[0043] In another embodiment, each frame correlation error metric is compared to the previously calculated frame correlation error metric. Between the previous and current frame correlation error metric, the frame correlation metric having the smallest value is forwarded to threshold indicator 521. For example, the first-frame correlation metric is compared to the second-frame correlation metric, the second-frame correlation metric having a larger value than the first-frame correlation error metric. The second-frame correlation metric is then discarded, and the remaining first-frame correlation metric is compared to the next, or third-frame correlation error metric. Such an iterative approach to selecting the smallest value from two values precludes the need for gathering and storing the first-frame correlation metric, the second-frame correlation metric, the third-frame correlation metric, . . . m/2-frame correlation metric, prior to selecting the frame correlation metric having the smallest value.

[0044] A more detailed block diagram of another embodiment of frame correlation error generator 340 is illustrated in FIG. 6. Frame correlation error generator 340 may be a personal computer (PC), a personal digital assistant (PDA), an Internet appliance, a mobile station including either the source TSU or the destination TSU, or any other communication device. Frame correlation error generator 340 includes a controller 342 which preferably includes a central processing unit (CPU) 344 electrically coupled by address/data bus 346 to a memory device 348 and an interface circuit 350. CPU 344 may be any type of well known CPU, such as an Intel Pentium™ processor, or a Motorola PowerPC. Memory device 348 preferably includes volatile and non-volatile memory. Preferably, memory device 348 stores a software algorithm that interacts with digital channel test configuration 200 as described below. Memory device 348 may also store digital data indicative of inputs from digital channel test configuration 300, for example LSP frequencies and codes, as well as documents, files, programs, web pages, etc. retrieved from a server (not shown). In addition, memory device 348 may also store digital data loaded via an input device 352.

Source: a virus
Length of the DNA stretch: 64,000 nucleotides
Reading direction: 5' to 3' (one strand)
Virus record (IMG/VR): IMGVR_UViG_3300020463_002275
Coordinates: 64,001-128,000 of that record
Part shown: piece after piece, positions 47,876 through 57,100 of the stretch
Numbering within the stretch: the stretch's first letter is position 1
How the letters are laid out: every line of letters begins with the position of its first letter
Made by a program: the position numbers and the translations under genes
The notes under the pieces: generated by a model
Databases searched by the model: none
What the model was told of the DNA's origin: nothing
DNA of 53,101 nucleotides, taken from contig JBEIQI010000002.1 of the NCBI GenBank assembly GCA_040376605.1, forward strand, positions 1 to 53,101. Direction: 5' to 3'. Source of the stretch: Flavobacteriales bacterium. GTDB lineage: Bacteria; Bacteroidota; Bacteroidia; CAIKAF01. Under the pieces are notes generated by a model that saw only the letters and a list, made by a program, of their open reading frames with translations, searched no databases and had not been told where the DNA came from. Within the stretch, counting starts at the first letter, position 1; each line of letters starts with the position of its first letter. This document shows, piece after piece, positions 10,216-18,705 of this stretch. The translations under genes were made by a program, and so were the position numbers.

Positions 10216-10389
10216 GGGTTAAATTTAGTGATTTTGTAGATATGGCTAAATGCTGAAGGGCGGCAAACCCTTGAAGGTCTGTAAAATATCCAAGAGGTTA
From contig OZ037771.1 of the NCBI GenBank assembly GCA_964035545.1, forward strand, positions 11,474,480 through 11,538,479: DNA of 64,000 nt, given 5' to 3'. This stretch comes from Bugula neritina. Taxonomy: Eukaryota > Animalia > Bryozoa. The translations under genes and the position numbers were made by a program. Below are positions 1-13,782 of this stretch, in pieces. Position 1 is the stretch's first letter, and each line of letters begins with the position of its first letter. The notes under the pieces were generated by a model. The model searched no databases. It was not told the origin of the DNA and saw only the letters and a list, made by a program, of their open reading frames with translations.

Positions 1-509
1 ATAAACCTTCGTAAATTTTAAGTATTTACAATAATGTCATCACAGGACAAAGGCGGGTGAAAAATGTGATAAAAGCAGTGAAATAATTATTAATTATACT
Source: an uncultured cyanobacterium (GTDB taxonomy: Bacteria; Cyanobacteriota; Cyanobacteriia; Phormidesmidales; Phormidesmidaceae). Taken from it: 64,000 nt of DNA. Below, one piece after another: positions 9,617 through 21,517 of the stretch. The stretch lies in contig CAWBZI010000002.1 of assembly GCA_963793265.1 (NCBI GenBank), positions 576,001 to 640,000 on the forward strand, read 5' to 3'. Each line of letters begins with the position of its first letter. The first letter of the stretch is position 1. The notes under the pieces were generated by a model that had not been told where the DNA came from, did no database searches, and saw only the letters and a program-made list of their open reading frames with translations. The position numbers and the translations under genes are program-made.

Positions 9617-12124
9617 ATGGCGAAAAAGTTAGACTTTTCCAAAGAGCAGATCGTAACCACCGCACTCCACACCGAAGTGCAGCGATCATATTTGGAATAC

[0045] Interface circuit 350 may be implemented using any type of well known interface standard such as an Ethernet interface and/or a Universal Serial Bus (USB) interface. One or more input devices 352 may be connected to interface circuit 350 for entering data and commands by an operator into controller 342. For example, input device 352, preferably located at an operations and maintenance center for radio sub-system (OMC-R), may be a keyboard, mouse, touch screen, track pad, track ball, isopoint, and/or a voice recognition system.

[0046] One or more displays, printers, speakers, and/or other output devices 354 may also be connected to controller 342 via interface devices 350. Display 354 may be a cathode ray tube (CRTs), liquid crystal displays (LCDs), or any other type of display. Display 354 may generate visual displays of data generated during operation of frame correlation error generator 340, and/or may include prompts for human operator input, calculated values, detected data, etc.

[0047] Frame correlation error generator 340 may also exchange data with other devices via any type of network connection 331 to digital channel test configuration 200. Network connection 331 may be any type of network connection such as one or more twisted pairs of copper wire, an Ethernet connection, a digital subscriber line (DSL, a coaxial cable, a fiber optic cable, etc.